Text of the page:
Mar 012010
 
Authors: Josh Phillips

When it comes to guns, President Obama has been a strong anti-self defense advocate since the beginning of his political career.

In 2000, he cosponsored a bill to limit handgun purchases to one per month. In March 2004, he argued against the use of guns to prevent home invasions.

He has said he respects the Second Amendment but supports local gun bans. And to top it off, he admits his views are inconsistent.

This admittedly contradictory belief system is frightening. 

And the Supreme Court of the United States tends to agree. You may recall the Supreme Court struck down gun control legislation in Washington, D.C. mid-2008.

However, I wouldn’t be worried about Obama attempting to ban firearms any time soon. Such a move would be political suicide, and this particular narcissist is too concerned with retaining his current position as president.

It’s political suicide because Americans will never willingly give up their guns. They will never bow to gun control groups who rely on emotional, knee-jerk reactions to horrific events like the Columbine and Virginia Tech massacres.

When Obama was elected, gun sales in the United States skyrocketed. Should this worry us? Probably not. Most purchasers feared Obama would raise taxes on weapons and wanted to buy guns before prices exceeded their budgets.

But should we worry about the ones who feared Obama would remove gun rights? Are they maniacal nut jobs who like to kill animals and people for sport? Maybe some, but most were concerned about protecting their rights (and yours, too). 

I’m sure Thomas Jefferson would agree with this mentality. In 1787, he asked, “What country can preserve its liberties if its rulers are not warned from time to time that their people preserve the spirit of resistance? Let them take arms.”

Proponents of gun control love to throw around statistics of accidental gun-related deaths to justify their radical policies. However, they fail to apply the same logic to other deaths in the United States.

The Centers for Disease Control and Prevention reported 642 unintentional firearm deaths (per 100,000) in 2006. In contrast, there were 4,703 unintentional motorcyclist deaths (again, per 100,000).

Thus, a person is seven times more likely to die by motorcycle than by firearm. Logically, gun control proponents should seek to ban motorcycles before guns.

The Supreme Court is currently considering a case that may extend their June 2008 decision to local laws.

Perhaps in the near future, we will see a Supreme Court decision that completely demolishes the CSU Board of Governor’s foolish gun ban. With any luck, this week’s decision will directly affect our campus and put the bureaucrats in their place.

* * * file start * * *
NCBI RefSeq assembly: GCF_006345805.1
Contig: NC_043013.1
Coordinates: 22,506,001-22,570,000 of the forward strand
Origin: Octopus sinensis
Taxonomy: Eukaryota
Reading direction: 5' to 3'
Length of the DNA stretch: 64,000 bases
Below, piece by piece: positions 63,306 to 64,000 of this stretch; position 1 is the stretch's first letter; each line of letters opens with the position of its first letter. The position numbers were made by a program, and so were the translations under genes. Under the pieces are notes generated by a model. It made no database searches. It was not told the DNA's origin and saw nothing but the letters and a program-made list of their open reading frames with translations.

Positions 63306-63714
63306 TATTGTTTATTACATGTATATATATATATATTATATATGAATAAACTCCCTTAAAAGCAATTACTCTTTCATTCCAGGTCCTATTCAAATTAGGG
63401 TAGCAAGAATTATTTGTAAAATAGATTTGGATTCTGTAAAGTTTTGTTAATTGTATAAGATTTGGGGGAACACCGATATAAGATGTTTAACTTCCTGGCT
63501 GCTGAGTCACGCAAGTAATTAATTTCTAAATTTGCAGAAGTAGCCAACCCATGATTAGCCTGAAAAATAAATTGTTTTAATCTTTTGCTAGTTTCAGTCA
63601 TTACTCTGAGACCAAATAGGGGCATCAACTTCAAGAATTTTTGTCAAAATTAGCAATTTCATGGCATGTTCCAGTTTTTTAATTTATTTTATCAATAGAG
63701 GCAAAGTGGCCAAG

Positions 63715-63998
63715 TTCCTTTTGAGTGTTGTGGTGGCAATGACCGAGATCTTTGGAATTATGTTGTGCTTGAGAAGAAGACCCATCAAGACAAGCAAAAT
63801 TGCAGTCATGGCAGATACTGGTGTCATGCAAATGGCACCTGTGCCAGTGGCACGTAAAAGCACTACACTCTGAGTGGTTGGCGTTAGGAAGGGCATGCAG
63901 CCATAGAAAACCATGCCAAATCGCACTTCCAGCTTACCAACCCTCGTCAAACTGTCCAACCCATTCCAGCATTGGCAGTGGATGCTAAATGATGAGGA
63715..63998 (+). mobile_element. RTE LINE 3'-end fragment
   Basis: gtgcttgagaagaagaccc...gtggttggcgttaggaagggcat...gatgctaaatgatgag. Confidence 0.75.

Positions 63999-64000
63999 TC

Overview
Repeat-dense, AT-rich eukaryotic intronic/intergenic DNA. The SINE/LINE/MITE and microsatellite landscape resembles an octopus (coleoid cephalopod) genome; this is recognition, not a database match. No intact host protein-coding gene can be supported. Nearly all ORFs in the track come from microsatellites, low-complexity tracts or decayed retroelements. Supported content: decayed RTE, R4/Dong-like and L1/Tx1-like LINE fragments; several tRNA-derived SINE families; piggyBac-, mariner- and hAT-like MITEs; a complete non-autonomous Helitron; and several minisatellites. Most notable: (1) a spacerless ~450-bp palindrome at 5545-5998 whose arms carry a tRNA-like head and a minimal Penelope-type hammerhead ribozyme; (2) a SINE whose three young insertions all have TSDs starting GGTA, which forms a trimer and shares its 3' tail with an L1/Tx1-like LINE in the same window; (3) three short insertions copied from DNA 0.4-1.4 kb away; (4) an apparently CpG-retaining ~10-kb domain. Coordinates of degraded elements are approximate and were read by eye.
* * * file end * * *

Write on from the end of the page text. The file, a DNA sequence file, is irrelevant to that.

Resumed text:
An elderly black Chicago resident who said he wants to defend himself against street gangs filed the case. How ironic that Obama’s cleverly constructed gun control edifice may be razed by a resident of his hometown. 

This case excites me for two reasons. First, I’m a libertarian who values personal freedoms. Second, I also highly value self-defense and protecting friends and family.

If there is a third reason, it’s because I’m gradually becoming a gun enthusiast. I currently own a Marlin .22 long rifle with a 3-9× 32 scope. It’s a cheap rifle, bought primarily for home defense, but it’s good for plinking. I plan on purchasing a handgun and obtaining a concealed carry license, BOG be damned. 

My brother owns an M1 Garand and an M4 Assault Rifle, among other firearms, which I have become proficient in operating and maintaining over the past few years.

I tell you this because an armed society is a polite society. Openly declaring ourselves as gun owners greatly reduces our risk of being attacked in our homes.

You may think I’m crazy to keep a rifle in my own home, but I think it’s crazier to burglarize a home guarded by a gun.

I’d like proponents of gun control to consider the implications of restricting guns. Consider how effective prohibition was and consider how well the war on drugs is going.

Outlawing guns will not magically repeal their existence. Instead, it places the fate of law-abiding citizens in the hands of criminals and gun-toting maniacs.
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Josh Phillips is a gun-toting Business Administration major. His marksmanship appears Tuesdays in the Collegian. Double-taps and shots from the hip can be sent to letters@collegian.com_.

 Posted by at 3:40 pm

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